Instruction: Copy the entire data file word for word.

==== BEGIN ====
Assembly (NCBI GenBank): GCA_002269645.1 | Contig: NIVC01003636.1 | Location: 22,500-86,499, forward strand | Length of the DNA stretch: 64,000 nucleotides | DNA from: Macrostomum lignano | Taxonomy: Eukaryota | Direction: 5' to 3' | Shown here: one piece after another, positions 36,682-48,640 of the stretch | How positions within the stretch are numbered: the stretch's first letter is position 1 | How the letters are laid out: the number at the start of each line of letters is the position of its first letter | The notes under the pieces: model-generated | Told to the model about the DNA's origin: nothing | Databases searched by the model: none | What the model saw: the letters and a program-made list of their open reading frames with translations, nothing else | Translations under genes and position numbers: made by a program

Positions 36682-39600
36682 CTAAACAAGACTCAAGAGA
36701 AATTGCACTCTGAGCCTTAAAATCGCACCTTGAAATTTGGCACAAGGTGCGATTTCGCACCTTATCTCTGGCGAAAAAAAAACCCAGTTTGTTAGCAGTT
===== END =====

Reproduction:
Assembly (NCBI GenBank): GCA_002269645.1 | Contig: NIVC01003636.1 | Location: 22,500-86,499, forward strand | Length of the DNA stretch: 64,000 nucleotides | DNA from: Macrostomum lignano | Taxonomy: Eukaryota | Direction: 5' to 3' | Shown here: one piece after another, positions 36,682-48,640 of the stretch | How positions within the stretch are numbered: the stretch's first letter is position 1 | How the letters are laid out: the number at the start of each line of letters is the position of its first letter | The notes under the pieces: model-generated | Told to the model about the DNA's origin: nothing | Databases searched by the model: none | What the model saw: the letters and a program-made list of their open reading frames with translations, nothing else | Translations under genes and position numbers: made by a program

Positions 36682-39600
36682 CTAAACAAGACTCAAGAGA
36701 AATTGCACTCTGAGCCTTAAAATCGCACCTTGAAATTTGGCACAAGGTGCGATTTCGCACCTTATCTCTGGCGAAAAAAAAACCCAGTTTGTTAGCAGTT